From the CAM Team family to yours, we hope that you have a safe and joyful holiday season. Merry Christmas to all!
Take action the minute you notice your wallet or purse is missing. Thieves often want more than cash when snatching your belongings; they want to assume your identity. The immediate steps you take can make the difference between some missing money and months (or years) of headaches and frustration.
The Federal Trade Commission suggests you:
File a report with police immediately. This provides needed proof of the crime for your bank, credit card company and insurance company.
Cancel each credit card. Ask for new cards and new account numbers. Then, call the major credit reporting agencies to report missing cards and place a fraud alert on your accounts. Equifax: (800) 525-6285. Experian: (888) 397-3742. TransUnion: (800) 680-7289. Ask for credit reports, too, to search for any discrepancies.
Call your utility companies. Inform them someone may try to receive new service with your identification.
Contact the Social Security Administration. Call (800) 772-1213.
Report the loss to your bank. Cancel checking and savings accounts. Open new ones, and stop payments on outstanding checks. Ask for a new ATM card, account number and PIN or password.
Call the state department of motor vehicles. Report your missing driver’s license. Get a new number that’s not your social security number.
Change the locks. If keys to your car or home were taken, you don’t want to give an identity thief access to more personal property and information.
Contact your insurance companies. Prevent an identity thief from adding himself or herself to your policies.
Once you take these steps, pay close attention to your accounts. Be your own fraud investigator by taking notes of everyone you speak to, the date and time of the call and what you talked about.
It’s always important to be wary of thieves. Try not to stuff your purse or wallet with all your things—from your checkbook, pay stubs and credit cards to ATM cards, driver’s license and health insurance cards. It can take years to recover from identity theft because thieves can hold onto your information and trade it with others. Order your free credit report annually to watch for suspicious charges or accounts.
Our association is proud to be pet-friendly, and we’re happy your four-legged family members are part of our community. Of course, like any good neighbor, it’s important that these pets don’t create an unpleasant environment for everyone else. To avoid unnecessary disputes and potential rule violations, here are some guidelines owners should follow to ensure their furry friends continue to be a welcome addition to the neighborhood.
Read the Rules: While we welcome pets in our association, we have a few rules and requirements. Please check our website or the association’s governing documents for more information.
Service animals are exempt from the association’s pet requirements. However, please contact the board or manager to ask for an accommodation to keep a service animal. Proof of the service animal’s training or a doctor’s certification may be required.
Keep it Clean: No one wants to see, smell or accidently step in the “gift” your dog left on the grassy common area. So when your dog needs to go, be sure to properly dispose of it, preferably in a pet waste disposal can. Not only will this keep our community looking better, but it will help keep ground water clean and help prevent the spread of fecal-borne diseases.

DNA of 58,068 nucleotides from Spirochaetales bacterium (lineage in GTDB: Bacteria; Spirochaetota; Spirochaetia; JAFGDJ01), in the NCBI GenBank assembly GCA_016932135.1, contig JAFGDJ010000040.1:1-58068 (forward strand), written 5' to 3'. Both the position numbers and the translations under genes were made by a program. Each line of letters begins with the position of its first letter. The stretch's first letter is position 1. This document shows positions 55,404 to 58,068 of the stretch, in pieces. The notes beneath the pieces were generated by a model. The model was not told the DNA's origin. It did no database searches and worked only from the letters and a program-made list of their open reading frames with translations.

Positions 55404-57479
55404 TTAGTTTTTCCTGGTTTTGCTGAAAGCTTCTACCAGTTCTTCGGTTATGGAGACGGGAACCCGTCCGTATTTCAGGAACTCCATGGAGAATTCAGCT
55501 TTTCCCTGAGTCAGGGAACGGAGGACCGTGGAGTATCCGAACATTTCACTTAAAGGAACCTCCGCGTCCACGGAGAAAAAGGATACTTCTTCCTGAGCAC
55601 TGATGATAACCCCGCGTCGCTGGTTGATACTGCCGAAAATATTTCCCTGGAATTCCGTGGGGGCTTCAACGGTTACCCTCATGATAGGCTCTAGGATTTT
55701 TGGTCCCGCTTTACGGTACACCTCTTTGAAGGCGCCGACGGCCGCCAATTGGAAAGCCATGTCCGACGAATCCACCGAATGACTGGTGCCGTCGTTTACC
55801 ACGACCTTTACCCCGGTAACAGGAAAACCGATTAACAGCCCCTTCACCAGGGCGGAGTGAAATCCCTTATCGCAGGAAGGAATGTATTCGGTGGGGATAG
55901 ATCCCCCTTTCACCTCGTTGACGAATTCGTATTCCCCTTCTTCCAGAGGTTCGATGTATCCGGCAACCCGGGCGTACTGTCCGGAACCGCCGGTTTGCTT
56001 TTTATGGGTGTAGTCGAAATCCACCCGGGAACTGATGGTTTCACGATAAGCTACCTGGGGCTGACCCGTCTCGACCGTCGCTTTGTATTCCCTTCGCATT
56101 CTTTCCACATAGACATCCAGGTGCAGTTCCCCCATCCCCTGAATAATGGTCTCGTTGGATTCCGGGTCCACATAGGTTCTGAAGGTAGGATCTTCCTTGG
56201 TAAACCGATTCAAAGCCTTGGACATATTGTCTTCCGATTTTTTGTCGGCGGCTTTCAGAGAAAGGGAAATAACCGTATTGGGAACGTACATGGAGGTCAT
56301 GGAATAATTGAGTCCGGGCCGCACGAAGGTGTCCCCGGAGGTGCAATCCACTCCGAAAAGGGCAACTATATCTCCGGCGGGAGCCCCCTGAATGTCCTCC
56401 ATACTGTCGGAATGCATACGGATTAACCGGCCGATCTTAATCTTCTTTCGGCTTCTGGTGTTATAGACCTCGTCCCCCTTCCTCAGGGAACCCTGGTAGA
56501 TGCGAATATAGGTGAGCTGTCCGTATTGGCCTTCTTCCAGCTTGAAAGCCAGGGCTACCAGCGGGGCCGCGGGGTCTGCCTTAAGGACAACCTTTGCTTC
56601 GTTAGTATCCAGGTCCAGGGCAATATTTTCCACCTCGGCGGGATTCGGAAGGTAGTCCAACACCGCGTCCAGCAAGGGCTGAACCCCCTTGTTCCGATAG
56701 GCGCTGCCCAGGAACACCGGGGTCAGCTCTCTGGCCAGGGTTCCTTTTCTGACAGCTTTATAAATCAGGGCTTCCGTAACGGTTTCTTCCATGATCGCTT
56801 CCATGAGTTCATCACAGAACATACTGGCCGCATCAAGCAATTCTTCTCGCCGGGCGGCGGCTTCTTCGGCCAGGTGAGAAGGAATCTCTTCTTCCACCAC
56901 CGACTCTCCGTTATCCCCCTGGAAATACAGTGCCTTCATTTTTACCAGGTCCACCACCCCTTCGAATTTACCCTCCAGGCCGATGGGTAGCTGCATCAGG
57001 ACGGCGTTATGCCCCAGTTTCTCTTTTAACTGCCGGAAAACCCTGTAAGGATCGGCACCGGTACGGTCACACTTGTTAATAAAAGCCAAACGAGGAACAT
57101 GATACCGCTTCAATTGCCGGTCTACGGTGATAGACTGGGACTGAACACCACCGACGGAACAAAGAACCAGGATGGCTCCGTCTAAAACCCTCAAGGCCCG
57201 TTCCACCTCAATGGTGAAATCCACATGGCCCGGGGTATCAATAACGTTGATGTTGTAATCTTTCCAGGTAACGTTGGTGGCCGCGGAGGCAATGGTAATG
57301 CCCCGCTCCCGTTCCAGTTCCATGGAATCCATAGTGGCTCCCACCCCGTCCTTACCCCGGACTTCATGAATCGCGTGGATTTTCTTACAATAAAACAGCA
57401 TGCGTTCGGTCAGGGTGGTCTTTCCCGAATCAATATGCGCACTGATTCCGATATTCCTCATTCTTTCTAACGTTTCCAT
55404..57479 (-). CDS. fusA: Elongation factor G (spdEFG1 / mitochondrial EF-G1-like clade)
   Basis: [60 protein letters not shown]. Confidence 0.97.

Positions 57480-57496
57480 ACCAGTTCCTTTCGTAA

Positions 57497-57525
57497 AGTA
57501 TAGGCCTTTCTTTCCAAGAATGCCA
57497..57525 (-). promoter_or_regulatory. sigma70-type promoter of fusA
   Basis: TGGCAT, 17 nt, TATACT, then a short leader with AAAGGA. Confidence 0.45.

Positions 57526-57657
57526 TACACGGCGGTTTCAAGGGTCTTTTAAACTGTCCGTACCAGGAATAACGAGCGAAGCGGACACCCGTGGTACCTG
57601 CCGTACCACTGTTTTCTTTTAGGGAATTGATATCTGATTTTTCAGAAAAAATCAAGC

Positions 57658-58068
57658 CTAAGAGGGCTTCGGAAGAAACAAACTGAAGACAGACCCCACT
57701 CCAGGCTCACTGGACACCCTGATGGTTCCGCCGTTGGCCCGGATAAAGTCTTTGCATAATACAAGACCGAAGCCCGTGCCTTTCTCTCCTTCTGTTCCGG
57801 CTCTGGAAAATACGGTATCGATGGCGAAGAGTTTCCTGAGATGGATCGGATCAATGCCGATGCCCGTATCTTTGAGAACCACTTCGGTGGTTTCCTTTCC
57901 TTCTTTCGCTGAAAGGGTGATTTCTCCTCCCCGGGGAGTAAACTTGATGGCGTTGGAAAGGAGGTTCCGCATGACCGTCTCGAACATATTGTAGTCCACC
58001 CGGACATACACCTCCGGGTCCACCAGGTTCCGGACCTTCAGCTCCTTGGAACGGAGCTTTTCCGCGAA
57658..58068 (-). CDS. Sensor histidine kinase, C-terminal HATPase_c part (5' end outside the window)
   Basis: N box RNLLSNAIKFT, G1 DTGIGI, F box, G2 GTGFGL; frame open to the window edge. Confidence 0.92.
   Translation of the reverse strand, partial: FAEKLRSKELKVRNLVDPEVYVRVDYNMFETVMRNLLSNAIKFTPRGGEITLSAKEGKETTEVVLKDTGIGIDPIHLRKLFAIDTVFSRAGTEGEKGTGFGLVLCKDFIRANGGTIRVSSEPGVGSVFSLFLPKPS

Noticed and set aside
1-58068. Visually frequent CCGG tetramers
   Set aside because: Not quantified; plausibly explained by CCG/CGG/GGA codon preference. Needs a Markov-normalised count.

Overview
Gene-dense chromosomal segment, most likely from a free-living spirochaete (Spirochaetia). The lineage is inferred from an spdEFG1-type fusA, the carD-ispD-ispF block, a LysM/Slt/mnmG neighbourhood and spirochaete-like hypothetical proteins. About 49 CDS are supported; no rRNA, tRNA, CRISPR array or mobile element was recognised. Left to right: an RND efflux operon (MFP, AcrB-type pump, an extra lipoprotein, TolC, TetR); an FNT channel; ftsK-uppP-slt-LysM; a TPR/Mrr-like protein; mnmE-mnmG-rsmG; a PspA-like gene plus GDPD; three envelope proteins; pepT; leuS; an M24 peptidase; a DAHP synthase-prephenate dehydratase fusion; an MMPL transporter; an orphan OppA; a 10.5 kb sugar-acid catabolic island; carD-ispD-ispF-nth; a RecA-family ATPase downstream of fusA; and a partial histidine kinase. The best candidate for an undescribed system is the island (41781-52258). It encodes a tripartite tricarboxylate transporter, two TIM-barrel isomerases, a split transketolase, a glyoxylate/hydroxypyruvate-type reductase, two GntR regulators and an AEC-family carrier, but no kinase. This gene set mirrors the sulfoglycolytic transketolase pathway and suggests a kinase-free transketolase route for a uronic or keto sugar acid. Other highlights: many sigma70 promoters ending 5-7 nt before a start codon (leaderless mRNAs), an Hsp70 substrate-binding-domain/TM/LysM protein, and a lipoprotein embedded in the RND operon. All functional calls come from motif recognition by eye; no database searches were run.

Quiet Down: Pets will be noisy from time to time. However, when loud barking or meowing becomes annoying to neighbors, it’s time to help your pet become less talkative. First, try to find out what causes your pets to get vocal: Do they get noisy when they’ve been alone and bored all day and need some playtime? Have they gone through a stressful change in environment recently? Are they suffering from health issues? Do they simply like saying “hello” to every squirrel, person or car that passes by? When you’ve identified the cause, take remedial actions such as confining them to an area where they feel calm while you’re away, removing or blocking as many stimuli as possible, exercising them more and spending more time with them. You can also take them to a professional or search online for tips on how to train your pets not to get too noisy.
No Wandering: For the safety of your pets as well as all residents, please do not allow your pets to roam unattended outside. Along with helping protect your pets, leashing your dog is the law.
If you’re tired of being interrupted by telemarketers who make incessant calls to your home or mobile phones, the National Do Not Call Registry can help. Managed by the Federal Trade Commission, this free service allows you to add your personal phone number to its database, in turn limiting the number of unwanted calls you receive. Once you register your number, telemarketers have 31 days from your registration date to stop calling you; your number also remains on the registry until you remove it or discontinue your phone service.
Adding your number to the registry will stop most telemarketing calls, but not all. Calls from or on behalf of political organizations, charities and surveyors are still permitted, as are calls from companies with which you have an existing business relationship or have given prior written permission.
To add your number to the registry, call toll free (888) 382-1222 from the phone you want to register or visit www.donotcall.gov.